My first week on campus was a great one. I will be eternally grateful for the opportunity to get acclimated to campus and the community early, a week before the rush of new students hit. I spent the week meeting new people, learning to be a service-leader, and working in multiple different places from an adult day-care to an entire city block clean up. As a group, we worked hard making a difference in the community that was now ours. I quickly became sure of the fact that I had made the right choice to leave home and come to school in order to meet new people and grow where I was planted.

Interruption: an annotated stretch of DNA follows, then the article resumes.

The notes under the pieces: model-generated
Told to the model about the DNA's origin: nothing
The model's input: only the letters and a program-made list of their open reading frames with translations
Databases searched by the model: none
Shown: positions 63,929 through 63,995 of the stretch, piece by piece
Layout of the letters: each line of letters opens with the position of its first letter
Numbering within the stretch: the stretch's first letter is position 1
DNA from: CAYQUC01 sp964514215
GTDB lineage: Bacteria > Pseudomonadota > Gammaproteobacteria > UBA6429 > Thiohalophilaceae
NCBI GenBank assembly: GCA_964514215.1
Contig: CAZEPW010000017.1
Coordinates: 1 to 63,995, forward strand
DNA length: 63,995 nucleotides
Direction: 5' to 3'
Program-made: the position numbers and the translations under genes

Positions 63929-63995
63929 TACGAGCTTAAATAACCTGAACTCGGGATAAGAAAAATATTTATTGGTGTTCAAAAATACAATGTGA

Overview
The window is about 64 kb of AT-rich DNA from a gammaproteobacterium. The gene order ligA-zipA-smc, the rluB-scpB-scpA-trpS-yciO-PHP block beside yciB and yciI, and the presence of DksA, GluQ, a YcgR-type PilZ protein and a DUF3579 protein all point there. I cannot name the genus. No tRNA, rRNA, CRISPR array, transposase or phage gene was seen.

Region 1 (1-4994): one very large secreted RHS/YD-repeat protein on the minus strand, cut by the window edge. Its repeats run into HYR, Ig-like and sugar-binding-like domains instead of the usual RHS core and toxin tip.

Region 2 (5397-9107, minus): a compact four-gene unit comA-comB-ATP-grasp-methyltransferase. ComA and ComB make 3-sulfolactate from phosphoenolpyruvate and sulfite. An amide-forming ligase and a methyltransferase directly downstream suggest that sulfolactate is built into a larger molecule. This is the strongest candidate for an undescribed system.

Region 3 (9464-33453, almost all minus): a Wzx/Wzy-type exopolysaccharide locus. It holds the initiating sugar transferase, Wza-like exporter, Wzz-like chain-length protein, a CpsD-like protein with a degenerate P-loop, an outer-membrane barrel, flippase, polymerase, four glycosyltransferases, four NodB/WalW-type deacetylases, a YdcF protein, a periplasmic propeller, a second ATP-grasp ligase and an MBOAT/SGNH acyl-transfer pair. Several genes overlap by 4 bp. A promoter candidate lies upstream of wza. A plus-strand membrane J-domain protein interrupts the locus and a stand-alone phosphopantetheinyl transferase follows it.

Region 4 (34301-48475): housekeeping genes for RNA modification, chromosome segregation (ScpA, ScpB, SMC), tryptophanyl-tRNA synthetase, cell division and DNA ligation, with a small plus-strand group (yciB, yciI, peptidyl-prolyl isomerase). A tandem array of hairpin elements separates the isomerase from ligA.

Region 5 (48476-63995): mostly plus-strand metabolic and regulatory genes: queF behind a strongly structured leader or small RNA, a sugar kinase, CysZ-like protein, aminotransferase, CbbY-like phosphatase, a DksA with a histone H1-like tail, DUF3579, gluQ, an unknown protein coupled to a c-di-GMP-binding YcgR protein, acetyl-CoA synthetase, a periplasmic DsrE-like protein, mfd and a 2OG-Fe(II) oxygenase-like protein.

Here is where I reach my complicated truth. If no one ever asked me to leave my comfort zone, I wouldn’t. A lot of times I think about how much I’d love to just be in my hometown, hanging out with my family, meeting someone there, raising my own children there, growing old there, and letting that be that. That’s when it hits me. What would I really be getting out of life if I did that? Sure, I would be contributing to society with new lives and hopefully good citizens, but would I be using this life that God has created and given me to its full potential? On the days that I’m not wishing I could go back home and play suzy homemaker, I’m seeing this blank canvas with dreamy eyes. Sure, I could paint my masterpiece with black paint on a white canvas, as I would be doing with my mundane routine life, but I could also paint it with the vibrant hues of paint. I could travel, take hard jobs and learn to work with people I wouldn’t necessarily choose on my own, I could paint a more beautiful masterpiece with lots of colors put together than I could with black paint on its own.